Just a year ago, the CITB estimated that the industry would grow 2.5 per cent each year between now and 2021, but that has been revised down to just 1.7 per cent.
This follows slow progress on Britain’s negotiations over its relationship with the European single market – and might prompt firms to wonder how best to prepare for the uncertain times ahead.
The mood is one of very cautious optimism, with planned mega-projects such as High Speed 2 and Hinkley Point C still on course, and infrastructure work generally expected to make up 45 per cent of all construction growth over the next five years.
Continued job creation is expected, with around 180,000 new construction jobs predicted, and the government is making the right noises about providing support for industry. But even the CITB has admitted that the unknowns of life after Brexit are casting a shadow over the future.
Preparing for the unknown
Firms can save money through careful contract management and accurate record keeping in both good times and bad.
Right now, there has never been a more important time for companies to carry out a contract ‘health check’, to ensure that whatever Brexit brings in terms of unexpected consequences, they are as prepared as they possibly can be.
Changes in statute introduced as part of the Brexit process could invalidate certain contractual agreements, and our advice is to identify any such agreements early and ensure the potential changes are accounted for.
“Changes in statute could invalidate certain contractual agreements; identify any such agreements early and ensure potential changes are accounted for”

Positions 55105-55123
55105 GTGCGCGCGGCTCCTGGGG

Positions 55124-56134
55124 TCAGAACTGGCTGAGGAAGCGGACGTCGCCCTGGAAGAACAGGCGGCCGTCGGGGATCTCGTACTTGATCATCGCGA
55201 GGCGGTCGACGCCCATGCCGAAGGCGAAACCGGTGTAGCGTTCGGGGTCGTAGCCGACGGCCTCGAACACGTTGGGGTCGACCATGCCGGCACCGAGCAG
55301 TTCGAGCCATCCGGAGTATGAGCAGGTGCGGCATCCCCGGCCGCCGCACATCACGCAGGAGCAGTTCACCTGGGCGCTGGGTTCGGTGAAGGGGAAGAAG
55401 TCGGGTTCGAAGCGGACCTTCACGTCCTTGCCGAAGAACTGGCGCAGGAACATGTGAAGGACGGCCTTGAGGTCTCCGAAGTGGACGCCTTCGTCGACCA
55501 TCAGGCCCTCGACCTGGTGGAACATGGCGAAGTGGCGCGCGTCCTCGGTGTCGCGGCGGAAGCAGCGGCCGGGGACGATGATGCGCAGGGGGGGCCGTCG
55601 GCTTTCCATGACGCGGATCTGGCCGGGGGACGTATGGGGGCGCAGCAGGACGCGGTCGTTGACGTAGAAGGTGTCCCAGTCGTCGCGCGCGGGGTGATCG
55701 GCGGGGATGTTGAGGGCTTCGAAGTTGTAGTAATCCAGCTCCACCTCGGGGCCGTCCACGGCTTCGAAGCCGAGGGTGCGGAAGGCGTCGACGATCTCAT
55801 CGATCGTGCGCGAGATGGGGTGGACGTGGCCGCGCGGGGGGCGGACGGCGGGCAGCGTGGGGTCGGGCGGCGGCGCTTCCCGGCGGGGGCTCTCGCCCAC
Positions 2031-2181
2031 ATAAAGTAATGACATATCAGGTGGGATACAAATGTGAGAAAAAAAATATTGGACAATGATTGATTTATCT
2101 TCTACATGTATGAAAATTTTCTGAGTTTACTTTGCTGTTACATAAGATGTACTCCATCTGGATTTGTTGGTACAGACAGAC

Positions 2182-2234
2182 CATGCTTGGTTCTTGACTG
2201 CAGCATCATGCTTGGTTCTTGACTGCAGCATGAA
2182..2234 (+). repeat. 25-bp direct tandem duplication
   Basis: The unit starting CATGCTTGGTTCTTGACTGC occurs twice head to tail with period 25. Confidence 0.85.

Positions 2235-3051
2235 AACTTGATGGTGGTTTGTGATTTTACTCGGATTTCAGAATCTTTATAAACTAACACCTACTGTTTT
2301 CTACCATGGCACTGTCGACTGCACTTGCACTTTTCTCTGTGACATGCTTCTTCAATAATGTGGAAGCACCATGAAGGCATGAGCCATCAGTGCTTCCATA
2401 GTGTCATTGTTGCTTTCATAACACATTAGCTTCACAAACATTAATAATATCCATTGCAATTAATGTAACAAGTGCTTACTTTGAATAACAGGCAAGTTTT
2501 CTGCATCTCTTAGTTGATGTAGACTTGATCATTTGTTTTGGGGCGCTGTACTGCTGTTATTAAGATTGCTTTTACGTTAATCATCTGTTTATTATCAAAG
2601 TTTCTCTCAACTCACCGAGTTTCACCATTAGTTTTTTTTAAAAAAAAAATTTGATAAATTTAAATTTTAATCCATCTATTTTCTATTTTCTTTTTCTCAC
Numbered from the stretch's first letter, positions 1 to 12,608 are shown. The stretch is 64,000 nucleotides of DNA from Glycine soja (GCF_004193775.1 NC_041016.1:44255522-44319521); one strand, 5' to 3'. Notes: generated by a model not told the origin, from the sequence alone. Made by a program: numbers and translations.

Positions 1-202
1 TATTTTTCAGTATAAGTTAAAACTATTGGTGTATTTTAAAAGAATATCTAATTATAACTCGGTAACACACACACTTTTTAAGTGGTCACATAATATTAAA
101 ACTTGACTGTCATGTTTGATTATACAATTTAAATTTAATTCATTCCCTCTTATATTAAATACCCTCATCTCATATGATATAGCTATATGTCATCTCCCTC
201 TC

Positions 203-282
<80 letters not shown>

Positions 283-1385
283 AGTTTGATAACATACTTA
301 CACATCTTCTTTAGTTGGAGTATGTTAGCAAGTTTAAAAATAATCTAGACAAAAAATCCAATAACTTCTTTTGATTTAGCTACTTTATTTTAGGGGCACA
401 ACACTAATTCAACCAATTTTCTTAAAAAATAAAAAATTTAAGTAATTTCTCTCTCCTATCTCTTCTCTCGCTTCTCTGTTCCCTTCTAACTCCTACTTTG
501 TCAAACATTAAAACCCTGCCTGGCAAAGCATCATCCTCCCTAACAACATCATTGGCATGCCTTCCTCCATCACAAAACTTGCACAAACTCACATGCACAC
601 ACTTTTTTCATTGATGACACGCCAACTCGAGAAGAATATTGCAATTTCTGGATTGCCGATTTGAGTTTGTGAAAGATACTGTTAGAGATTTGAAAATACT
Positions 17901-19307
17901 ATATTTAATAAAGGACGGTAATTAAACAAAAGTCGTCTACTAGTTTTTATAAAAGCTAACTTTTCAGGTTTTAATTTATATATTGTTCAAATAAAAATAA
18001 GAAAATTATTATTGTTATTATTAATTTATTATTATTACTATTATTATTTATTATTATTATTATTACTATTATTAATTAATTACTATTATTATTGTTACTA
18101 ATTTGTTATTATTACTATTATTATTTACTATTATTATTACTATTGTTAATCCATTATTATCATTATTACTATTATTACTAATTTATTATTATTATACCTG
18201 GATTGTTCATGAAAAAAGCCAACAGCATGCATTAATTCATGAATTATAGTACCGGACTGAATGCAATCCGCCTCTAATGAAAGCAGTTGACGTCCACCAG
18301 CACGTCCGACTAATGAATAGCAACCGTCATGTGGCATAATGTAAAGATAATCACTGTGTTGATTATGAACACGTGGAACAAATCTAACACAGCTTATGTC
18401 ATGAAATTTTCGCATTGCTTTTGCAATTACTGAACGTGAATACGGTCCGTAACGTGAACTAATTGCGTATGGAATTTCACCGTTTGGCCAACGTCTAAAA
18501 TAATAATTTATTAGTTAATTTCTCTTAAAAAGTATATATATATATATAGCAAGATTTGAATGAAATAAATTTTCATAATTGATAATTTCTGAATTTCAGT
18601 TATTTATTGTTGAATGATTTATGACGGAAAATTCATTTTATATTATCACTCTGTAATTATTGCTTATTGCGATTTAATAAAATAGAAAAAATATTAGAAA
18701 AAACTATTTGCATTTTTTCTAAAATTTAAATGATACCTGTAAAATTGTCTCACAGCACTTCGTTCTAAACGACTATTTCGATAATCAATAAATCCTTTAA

By scenario-testing any potential changes in statute, it is possible for firms to anticipate the ways in which future commitments and liabilities might shift, and ensure none of the outcomes pose a threat to the baseline cost, scope, risk and schedule of any contractual matters.
Some of this scenario testing will be best done without the involvement of external clients and contractors, but in some cases existing relationships might need to be futureproofed by the creation of pre-agreements with third parties to ensure contractual obligations are met – regardless of any changes in the law resulting from the Brexit process.
Best practice makes perfect
The creation of a risk register is something we advise our clients on whenever they commence new projects.
Brexit-specific risks can be assessed and grouped together on a company-wide risk register to ensure all key staff are aware of the impact statute changes may have on their work.
During a time of change, the record keeping of any construction firm becomes paramount to the successful delivery of large-scale projects. Brexit threatens to add a layer of complexity to contractual issues during the next few years, and the best insurance you can have against potential disputes and claims is comprehensive, accurate records.
Taking a conscientious approach to record-keeping is something every company can do to protect itself against new legal scenarios in post-EU Britain.
Your accurate records, along with your carefully researched risk register, can form part of an agile strategy to navigate any changes over the next few years.
Joseph Bond is managing director of Kenzie Group